Most companies offer a paper-less billing option. American Express, on their ‘go paperless’ page, shows two options overall: (1) U.S. Mail (2) Paperless. Of course, we know there is a 3rd option: post office drop-letters; meaning sending letters without [not part of] United States Mail.
This screenshot shows clear as day that it’s not just ‘mail’ it’s specifically “U.S. Mail”, meaning the mail of United States, in Congress Assembled. Congress raises rates for their own mail regularly, but seemingly not touched the rate for non-governmental letters.
It may be worth noting that Merriam-Webster dictionary says ‘mail’ can also mean “a conveyance that transports mail” and simply mean “a nation’s postal system – ‘packages sent through the mails'”.
Again, here is the law (not statute) that states the lower rate for letters not sent through the mail but instead sent by the post office or it’s carriers.
bk 12 statutes at large chapter 71 section 23
A Bing search shows that ‘drop letter’ is “a letter mailed at a post office and addressed locally to someone who is to call for it at the same office. This is also known as a general delivery letter.” It is widely known that ‘general delivery‘ can be used to send letters to someone who may be traveling through an area or is temporarily staying in an area and does not have a home to which to send letters.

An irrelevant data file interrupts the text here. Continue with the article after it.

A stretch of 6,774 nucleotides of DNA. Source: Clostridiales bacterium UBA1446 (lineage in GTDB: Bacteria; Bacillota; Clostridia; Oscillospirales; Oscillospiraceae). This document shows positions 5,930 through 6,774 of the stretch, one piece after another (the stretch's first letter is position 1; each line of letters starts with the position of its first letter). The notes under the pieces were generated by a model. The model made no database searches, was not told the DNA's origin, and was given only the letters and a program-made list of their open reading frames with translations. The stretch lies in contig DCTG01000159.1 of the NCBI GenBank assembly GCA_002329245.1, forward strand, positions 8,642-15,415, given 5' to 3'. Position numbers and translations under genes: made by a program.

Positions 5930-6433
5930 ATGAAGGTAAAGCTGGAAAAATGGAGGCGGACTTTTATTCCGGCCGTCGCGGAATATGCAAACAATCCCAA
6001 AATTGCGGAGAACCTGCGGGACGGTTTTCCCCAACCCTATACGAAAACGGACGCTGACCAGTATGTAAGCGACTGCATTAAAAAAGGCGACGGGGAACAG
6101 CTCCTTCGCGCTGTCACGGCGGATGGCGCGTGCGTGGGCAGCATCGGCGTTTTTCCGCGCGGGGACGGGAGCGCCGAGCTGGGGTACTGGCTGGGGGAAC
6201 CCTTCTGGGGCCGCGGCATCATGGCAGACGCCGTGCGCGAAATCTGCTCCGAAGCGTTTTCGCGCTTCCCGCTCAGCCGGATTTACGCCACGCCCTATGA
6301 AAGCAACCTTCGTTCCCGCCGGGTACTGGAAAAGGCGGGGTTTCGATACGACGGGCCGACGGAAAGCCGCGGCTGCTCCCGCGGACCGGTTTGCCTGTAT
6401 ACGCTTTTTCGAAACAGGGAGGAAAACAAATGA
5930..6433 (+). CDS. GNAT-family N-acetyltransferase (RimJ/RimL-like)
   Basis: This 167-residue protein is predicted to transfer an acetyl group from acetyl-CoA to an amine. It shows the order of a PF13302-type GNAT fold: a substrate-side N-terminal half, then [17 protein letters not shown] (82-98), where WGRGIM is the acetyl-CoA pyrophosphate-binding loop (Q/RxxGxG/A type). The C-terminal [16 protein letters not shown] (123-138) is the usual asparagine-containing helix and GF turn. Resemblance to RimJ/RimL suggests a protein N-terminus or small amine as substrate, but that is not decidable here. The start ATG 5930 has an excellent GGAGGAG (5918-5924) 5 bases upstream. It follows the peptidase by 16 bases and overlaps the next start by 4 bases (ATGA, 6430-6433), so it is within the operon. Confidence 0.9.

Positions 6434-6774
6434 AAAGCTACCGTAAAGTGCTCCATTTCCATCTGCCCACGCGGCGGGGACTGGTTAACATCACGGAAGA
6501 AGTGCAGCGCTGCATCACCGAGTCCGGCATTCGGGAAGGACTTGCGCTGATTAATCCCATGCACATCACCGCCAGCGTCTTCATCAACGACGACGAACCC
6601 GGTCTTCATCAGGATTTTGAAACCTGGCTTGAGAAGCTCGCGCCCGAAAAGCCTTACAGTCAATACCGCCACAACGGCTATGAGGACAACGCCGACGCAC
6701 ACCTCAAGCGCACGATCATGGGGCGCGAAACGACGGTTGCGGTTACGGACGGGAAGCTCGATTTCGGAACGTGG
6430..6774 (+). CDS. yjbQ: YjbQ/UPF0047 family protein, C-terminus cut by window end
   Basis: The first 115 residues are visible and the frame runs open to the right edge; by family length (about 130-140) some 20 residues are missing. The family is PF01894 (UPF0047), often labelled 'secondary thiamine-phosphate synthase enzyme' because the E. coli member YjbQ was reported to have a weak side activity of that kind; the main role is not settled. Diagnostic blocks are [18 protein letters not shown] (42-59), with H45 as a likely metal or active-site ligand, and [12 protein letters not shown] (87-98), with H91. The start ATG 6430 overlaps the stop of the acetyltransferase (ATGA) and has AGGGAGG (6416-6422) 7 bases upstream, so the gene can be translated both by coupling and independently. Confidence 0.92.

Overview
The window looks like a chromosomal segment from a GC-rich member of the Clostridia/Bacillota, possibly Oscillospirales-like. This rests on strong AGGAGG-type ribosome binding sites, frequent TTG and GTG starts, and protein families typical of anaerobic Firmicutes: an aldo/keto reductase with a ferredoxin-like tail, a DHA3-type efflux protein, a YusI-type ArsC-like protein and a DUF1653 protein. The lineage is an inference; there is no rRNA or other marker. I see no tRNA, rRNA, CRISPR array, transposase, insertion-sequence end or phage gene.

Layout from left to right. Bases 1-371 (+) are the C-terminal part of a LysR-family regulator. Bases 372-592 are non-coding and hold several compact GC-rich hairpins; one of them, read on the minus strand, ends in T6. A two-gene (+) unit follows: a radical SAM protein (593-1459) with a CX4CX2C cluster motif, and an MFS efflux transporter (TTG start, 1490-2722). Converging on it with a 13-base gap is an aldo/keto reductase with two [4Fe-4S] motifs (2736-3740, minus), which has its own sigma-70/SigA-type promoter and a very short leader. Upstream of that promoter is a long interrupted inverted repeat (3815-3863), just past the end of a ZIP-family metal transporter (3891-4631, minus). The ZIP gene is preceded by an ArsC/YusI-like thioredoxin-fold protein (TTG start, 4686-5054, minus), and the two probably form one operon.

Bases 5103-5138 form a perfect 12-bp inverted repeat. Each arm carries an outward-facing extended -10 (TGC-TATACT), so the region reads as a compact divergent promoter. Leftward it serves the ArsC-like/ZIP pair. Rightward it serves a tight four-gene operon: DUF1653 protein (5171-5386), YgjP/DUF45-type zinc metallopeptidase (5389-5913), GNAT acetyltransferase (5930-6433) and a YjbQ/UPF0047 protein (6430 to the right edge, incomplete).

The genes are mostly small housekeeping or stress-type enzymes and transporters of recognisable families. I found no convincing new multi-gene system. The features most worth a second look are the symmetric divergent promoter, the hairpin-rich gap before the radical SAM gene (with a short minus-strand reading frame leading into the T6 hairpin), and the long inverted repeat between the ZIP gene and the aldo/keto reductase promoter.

Wikipedia and the Free Dictionary refers to drop letters as a letter mailed and delivered by the same post office.
I’m definitely not sending domestic letters as that refers to within United States, meaning the territories and the federation’s operations. And this means I’m not sending domestic letters since First Class means Domestic.
Another main point of sending letters is to show one does not need (or want to use) the zip codes, as the codes refer to federal territory. Likewise with the two-letter acronyms, such as NY or TX, which refer to the federal states, meaning the federal territory within each state, such as possibly the national parks.
- Proof: Letter sent with four cents postage
- Four cents postage – Virginia to Tennessee, without United States
- Updated: Send letter with two-cents postage because thou lives without United States